Psalm 130; 1 John 1: 1-5; John 8: 12
March 29, 2020 Zoom
1 In the beginning was the Word, and the Word was with God, an the Word was God. 2 He was with God in the beginning. 3 Through him all things were made; without him nothing was made that has been made. 4 In him was life, and that life was the light of all mankind. 5 The light shines in the darkness, and the darkness has not overcome it.
John 8: 12 Again Jesus spoke to them, saying, “I am the light of the world. Whoever follows me will not walk in darkness, but will have the light of life.”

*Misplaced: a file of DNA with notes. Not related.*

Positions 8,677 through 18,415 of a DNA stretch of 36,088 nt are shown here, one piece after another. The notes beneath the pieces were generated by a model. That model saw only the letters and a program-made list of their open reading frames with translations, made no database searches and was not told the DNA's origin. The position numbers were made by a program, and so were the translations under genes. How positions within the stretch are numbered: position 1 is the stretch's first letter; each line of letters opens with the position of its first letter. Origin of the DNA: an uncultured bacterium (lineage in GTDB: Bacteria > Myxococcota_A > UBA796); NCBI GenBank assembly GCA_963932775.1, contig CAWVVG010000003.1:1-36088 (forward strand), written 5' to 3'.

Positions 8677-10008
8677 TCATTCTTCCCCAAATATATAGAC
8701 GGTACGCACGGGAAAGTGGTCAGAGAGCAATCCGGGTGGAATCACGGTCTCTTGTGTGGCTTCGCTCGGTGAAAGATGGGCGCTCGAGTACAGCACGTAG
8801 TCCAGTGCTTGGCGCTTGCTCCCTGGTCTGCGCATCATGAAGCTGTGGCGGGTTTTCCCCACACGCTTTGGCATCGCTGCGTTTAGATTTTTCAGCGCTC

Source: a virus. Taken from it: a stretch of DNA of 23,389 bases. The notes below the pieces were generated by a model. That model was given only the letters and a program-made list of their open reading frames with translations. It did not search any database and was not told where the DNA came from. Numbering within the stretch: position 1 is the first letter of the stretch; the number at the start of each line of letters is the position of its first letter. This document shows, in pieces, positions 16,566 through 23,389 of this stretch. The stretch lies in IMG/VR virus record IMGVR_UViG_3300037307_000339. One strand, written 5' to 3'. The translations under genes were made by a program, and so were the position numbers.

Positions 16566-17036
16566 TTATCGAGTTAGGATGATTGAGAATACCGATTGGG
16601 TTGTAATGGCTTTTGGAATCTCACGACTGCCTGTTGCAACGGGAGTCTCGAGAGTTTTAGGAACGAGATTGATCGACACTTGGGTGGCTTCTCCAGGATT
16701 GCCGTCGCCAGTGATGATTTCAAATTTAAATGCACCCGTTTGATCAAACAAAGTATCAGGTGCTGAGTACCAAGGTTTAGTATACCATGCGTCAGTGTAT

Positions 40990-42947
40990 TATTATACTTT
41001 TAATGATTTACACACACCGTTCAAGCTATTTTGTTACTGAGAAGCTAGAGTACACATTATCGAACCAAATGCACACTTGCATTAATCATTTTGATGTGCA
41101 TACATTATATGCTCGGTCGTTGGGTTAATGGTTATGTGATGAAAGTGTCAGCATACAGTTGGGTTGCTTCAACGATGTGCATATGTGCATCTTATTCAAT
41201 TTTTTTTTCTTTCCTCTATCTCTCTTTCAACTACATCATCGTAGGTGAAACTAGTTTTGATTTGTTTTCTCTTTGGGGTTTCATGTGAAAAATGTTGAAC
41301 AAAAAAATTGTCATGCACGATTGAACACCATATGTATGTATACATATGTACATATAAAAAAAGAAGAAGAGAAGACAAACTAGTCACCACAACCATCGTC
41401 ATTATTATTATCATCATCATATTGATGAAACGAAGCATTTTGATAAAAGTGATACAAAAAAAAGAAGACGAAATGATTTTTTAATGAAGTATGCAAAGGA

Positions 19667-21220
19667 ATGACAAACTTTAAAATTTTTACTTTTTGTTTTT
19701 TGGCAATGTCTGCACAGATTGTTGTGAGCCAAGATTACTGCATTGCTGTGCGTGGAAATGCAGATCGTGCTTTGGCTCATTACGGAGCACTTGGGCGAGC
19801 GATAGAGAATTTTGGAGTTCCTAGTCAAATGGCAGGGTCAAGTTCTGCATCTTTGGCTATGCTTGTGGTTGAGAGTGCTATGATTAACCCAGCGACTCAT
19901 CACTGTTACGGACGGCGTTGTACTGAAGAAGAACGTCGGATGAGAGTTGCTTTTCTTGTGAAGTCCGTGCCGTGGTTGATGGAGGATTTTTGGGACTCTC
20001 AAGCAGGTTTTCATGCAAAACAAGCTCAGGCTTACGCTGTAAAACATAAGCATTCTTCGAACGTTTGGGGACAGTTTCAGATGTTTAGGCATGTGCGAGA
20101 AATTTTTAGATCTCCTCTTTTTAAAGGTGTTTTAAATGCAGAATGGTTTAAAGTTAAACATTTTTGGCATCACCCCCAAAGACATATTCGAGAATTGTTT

I've been drawn to the Psalms as we face the fear and uncertainty and threats of the corona virus. According to the Cliffs Notes website, “The Book of Psalms is a collection of poems, hymns, and prayers that express the religious feelings of Jews throughout the various periods of their national history. Here, we find a revelation of the hopes, the joys, the sorrows, the loyalties, the doubts, and the aspirations of the human heart.” This range of emotion is why it makes such a connection to people of faith, even today. And today's Psalm starts in such a way that we understand that the writer—we don't know who that was—the writer was expressing despair and doubts. “Out of the depths have I called to you, O Lord.” This does not mean that he is standing in deep water in the sea or a pool. It is an emotional pit or valley in which he finds himself. He cries out to the Lord in his despair and fear.